Sunday, April 7, 2013
Review: Rapture: Book Three of the Bel Dame Apocrypha
Rapture: Book Three of the Bel Dame Apocrypha by Kameron Hurley
My rating: 5 of 5 stars
Book Info: Genre: Dark fiction/Science Fantasy
Reading Level: Adult
Recommended for: Fans of dark fiction, especially of the science-fantasy type, intricate world-building
Trigger Warnings: murder, violence, torture, attempted genocide
My Thoughts: In this book, the world of Umayma really opens up, and we find out a lot more about the countries mentioned in the previous books, as well as many countries and peoples that are new to both us and to the characters in the book, such as Kiranmey, by the Wall at the northern end of the desert. In an earlier review I said it looked like the planet generally followed a form of Islam, but that was a generalization based upon a few statements like, “We all follow the same God.”
As I learn more about the different peoples, however, it looks like Nasheen, Chenja and Tirhan have a form of Islam, while Mhoria might be a form of Judaism, and Ras Tieg sounds like it is Catholicism. Drucians show up in this book, and I'm suspecting they aren't human, or at least not the same type of human as the rest of the world, but there is no information about their religious beliefs other than that they worship multiple gods, and the desert nomads, Kharians (I think; it's hard to keep track of all of them) have some mysterious and pagan sort of belief where it is hinted they worship wind and sand. The Mhorians segregate the genders to the point that M/M relationships are not only acknowledged, but preferred, and the Nasheenians tend to prefer F/F relationships and have a lot of disdain for men. Tirhan allows up to 4 wives per man, and the desert nomads and Drucians allow multiple husbands (or at least two). It's amazing to see this sort of variety; I'm not aware of any modern society that allows multiple husbands on Earth, although I believe some of the African tribes once did something like this.
To make it even more interesting, people on this world have evolved a form of magic dealing with insects and others have developed a form of shape-shifting; mostly into a single other creature, but in some extremely rare cases they are not limited at all and can shape-shift into anything, while other people have mutated in different ways. Basically, reading this series and figuring out the different peoples is like a particularly fascinating anthropology project. And you really do need to read the whole series before you even begin to have a feeling for the world outside of Chenja and Neeshan; that information is provided in dribs and drabs throughout the series, but more is given in this third book than in the first two combined. I would love to learn more about this world and its peoples; I wonder if the author could be enticed to write a sort of atlas of Umayma? That would be really cool, and I would definitely buy it. If nothing else, I do hope the series continues, because I'm sure there is a great deal yet to learn about this world. Maybe some prequels, or move on to other characters, unless Nyx is somehow re-made, because she's becoming pretty old for these types of things. Of course (speaking of age), apparently First Families can lives for centuries; one character mentions an “older” man and then later recognizes him as her great-grandfather's brother! Some of the details that come out regarding the First Families and how the world was settled are fascinating tidbits; again, I would love to know more.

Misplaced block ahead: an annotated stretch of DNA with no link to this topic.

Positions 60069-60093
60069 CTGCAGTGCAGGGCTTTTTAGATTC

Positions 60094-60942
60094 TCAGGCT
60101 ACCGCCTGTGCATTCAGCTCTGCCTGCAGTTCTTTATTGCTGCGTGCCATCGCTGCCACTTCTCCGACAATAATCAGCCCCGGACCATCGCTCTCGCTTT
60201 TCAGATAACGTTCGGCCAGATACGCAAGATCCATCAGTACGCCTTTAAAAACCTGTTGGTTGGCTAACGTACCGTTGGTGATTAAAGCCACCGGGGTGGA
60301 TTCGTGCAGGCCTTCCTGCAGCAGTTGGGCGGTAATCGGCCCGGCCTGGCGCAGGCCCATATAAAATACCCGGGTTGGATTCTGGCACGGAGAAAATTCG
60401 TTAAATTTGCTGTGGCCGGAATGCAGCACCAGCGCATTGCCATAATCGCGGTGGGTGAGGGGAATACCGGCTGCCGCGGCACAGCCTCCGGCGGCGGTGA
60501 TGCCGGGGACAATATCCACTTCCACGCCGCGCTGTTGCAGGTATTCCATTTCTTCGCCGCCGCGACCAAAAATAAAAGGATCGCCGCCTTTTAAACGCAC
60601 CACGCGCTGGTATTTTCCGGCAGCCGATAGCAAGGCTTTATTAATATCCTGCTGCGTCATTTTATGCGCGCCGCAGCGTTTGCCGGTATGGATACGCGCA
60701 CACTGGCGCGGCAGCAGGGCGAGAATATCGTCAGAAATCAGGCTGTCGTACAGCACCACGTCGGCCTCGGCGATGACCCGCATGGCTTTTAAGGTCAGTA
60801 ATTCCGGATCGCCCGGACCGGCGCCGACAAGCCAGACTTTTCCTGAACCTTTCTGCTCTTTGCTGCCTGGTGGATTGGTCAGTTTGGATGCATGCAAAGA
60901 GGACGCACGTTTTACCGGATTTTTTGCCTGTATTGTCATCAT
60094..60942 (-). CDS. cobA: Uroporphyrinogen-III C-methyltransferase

At any rate, it's a pity that the problems that Night Shade is experiencing is putting the future of this series in jeopardy, because it is a really good one. I do hope the author will find a way to continue it, I really do. There is so much more to learn about this world, these people, and how it all fits together. Nyx may be retired, but there are other characters, and other stories to be told. I have seen the quality of these books improve with each story, and it is just now, in the third book, that the whole series is really coming into its own. Highly recommended for fans of dark fiction, well-crafted science-fantasy stories, and intricate world-building.
Series Information: Rapture is the third book in the Bel Dame Apocrypha (also sometimes called the God's War series). There is no word on whether the series will continue or whether this is the end of it.
Book 1: God's War, review linked here where formatting allowed
Book 2: Infidel, review linked here where formatting allowed
Disclosure: I received an e-galley from Night Shade Books via NetGalley in exchange for an honest review. All opinions are my own.
Synopsis: After years in exile, Nyxnissa so Dasheem is back in action in service to the bel dames, a sisterhood of elite government assassins tasked with eliminating deserters and traitors. The end of a centuries-long holy war between her country, Nasheen, and neighboring Chenja has flooded the streets of Nasheen with unemployed—and unemployable—soldiers whose frustrations have brought the nation to the brink of civil war.
Not everyone likes this tenuous and unpredictable "peace," however, and somebody has kidnapped a key politician whose death could trigger a bloody government takeover. With aliens in the sky and revolution on the ground, Nyx assembles a team of mad magicians, torturers,and mutant shape-shifters for an epic journey across a flesh-eating desert in search of a man she's not actually supposed to kill.
Trouble is, killing is the only thing Nyx is good at. And she already left this man to die...
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